“Tenerife? Isn’t that the place where thousands of British pensioners flock together to bake in the sun?” I am not going to spend one week in Tenerife eating fish and chips and listening to Brits moaning about the heat!”
That was my first, not so enthusiastic reaction, when my travel partner came up with the idea. It was safe to say I needed some convincing that there were actually things to do and places to visit in Tenerife.
After reading up on the destination, it turns out there’s another Tenerife, an outdoor Tenerife away from the crowds, with tranquil spots tucked away in the mountains. A Tenerife of snaky roads and banana plantations! A Tenerife for outdoor enthusiasts, who are into hiking, beautiful scenery and local culture! This Tenerife itinerary is for them!
1/ Stay in the north
I decided to rent a place in the village of Garachico, on the green and lush side of Tenerife. The weather might not be as good as in the resorts, but the advantage is that you’re far away from the tourist fleshpots of the south.
Garachico used to be the main port on the island, but a volcanic eruption changed its destiny. Lava continues to play an important role; its main attraction are the natural rock lava pools, great for a swim or a rest. The rest of the charming town consists of quiet streets leading to picturesque squares filled with orange trees.
The place I stayed in was surrounded by an untamed garden in the middle of banana plantations and offered one of the most stunning views across the Atlantic Ocean. The perfect spot for ever-lasting aperitifs!
2/ Drive the Teno mountain range
Situated in the north western part of the island is the Macizo de Teno or Teno mountain range. Massive coastal cliffs offer fantastic views over the island of La Gomera as we drive from Buenavista del Norte to Guia de Isora, past rugged peaks and little hamlets. Masca is the best known stop-off point for a break, which means you might have to share the space with loads of other people. Other than that, you’ll have the views all to yourself!
The Teno mountains are excellent hiking territory as well, but we decided to keep our hiking boots for the other mountain range of the island: the Macizo de Anaga.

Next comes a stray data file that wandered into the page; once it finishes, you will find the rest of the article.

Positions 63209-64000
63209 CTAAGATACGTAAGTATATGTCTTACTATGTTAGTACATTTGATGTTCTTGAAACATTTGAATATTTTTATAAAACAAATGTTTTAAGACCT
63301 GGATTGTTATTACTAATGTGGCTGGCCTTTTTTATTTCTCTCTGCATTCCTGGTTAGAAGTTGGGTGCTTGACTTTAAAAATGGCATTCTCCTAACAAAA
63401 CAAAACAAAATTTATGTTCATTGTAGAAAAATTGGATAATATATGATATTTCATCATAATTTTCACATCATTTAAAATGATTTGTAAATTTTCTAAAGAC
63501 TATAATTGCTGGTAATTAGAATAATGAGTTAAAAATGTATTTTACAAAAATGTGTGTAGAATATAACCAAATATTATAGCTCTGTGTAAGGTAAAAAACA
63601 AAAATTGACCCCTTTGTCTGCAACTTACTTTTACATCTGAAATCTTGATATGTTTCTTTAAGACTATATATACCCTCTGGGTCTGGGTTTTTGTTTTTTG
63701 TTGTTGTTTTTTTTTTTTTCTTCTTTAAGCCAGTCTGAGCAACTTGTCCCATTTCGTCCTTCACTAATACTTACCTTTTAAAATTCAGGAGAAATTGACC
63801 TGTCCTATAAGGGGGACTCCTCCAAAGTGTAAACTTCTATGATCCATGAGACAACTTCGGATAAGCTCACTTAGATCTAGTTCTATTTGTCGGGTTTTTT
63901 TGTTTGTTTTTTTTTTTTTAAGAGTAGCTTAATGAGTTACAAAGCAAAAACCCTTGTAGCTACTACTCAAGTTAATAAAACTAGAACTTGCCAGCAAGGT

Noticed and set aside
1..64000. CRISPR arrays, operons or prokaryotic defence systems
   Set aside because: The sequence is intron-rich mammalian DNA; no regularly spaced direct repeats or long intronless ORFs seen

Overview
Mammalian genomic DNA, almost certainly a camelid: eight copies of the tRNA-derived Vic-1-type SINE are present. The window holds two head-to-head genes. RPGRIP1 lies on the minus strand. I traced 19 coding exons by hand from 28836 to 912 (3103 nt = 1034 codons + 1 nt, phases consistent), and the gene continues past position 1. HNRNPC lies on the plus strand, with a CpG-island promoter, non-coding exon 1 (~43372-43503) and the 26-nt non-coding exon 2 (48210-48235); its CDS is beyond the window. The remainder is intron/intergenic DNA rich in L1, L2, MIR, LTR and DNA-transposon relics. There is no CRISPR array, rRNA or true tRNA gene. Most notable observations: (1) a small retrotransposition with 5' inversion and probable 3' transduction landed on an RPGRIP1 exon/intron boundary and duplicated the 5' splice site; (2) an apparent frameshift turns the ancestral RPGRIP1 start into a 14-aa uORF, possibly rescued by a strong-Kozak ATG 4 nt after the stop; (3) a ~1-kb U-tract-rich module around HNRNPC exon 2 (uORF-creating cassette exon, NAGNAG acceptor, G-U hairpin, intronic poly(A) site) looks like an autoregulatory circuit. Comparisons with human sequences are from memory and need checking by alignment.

3. Hike the Anaga mountains
The panoramic Macizo de Anaga, on Tenerife most northern tip, is known for its green ravines, winding roads and abundant forests and the whole area is a protected natural landscape. There are countless hiking trails, ranging from low-level routes to steep inclines. This is truly unspoilt Tenerife and you could easily spend a few days here, getting away from it all!
4/ Relax at Playa Las Teresitas
After a few days of hiking, you might feel the need to unwind and spend an afternoon on one of the nicest local beaches of the island: Playa Las Teresitas. This stretch of golden sand is almost 1 mile long and close to the Anaga mountains and the islands’capital of Santa Cruz. No baking Brits here, no huge apartment blocks, no ice cream vans: this is a beach where locals and tourists in-the-know come to spend a relaxing afternoon, listening to the sound of the waves!
5/ Tame the almighty El Teide
THE place to visit in Tenerife is of course the National park of El Teide. This massive volcanic crater is no less than 48 km in circumference and the Mount Teide itself rises at a staggering height of 3,718 metres! The landscape changes dramatically as you drive higher and higher and above the clouds the air gets chillier.
You can trek all the way to the summit of Mount Teide in about 6 hours (or take the cable car), but I decided to discover the lower regions by walking across the Roque de Garcia, a unique rock formation that bears a certain resemblance to the American landscapes in Utah and Arizona.
It took about 2 hours to walk the entire loop. Along the way the landscape varies from dry and lunar to like something from a western movie. There were surprisingly enough few people around…
6/ Take to the water
If you’ve had enough of the mountain scenery, it might be time to discover the treasures of the sea, Tenerife is an island after all!
Tenerife is know as a great spot for whale watching, so I set off on a boat trip in the Atlantic Ocean. The best place to start from is Los Gigantes, a seaside town on the west coast of the island. On the way out we are greeted by one of the main attractions on this stretch of the coast: the massive cliffs or Acantilados de los Gigantes.
I would’ve considered myself lucky to see a few dolphins, but to my surprise we get really close to a group of pilot whales! Seeing these majestic animals right next to the boat was one of the most impressive sights ever!
When going on an excursion, make sure the company you are going with obeys to the rules and regulations for observing marine wildlife.
7/ Go colonial
As you would have guessed by now, nature is BIG in Tenerife, but you shouldn’t forget to pay a visit to one of its colonial towns. You can find some beautiful architecture in the town I stayed in,Garachico, but there are a few other picturesque places that deserve a visit for their colonial architecture.
La Orotava, in the north of Tenerife, was founded in the early 16th century and the old town is lined with architectural treasures, elegant town houses, churches and convents.Keep an eye out for the typical balconies adorning the façades of the traditional houses.
The highest point of the town offers far away views of the Atlantic.
I spent one week in Tenerife and the island has totally baffled me! I arrived with a sense of suspicion and left with a totally different opinion!
Do you know of any other things to do in Tenerife? Is there a country that totally surprised you?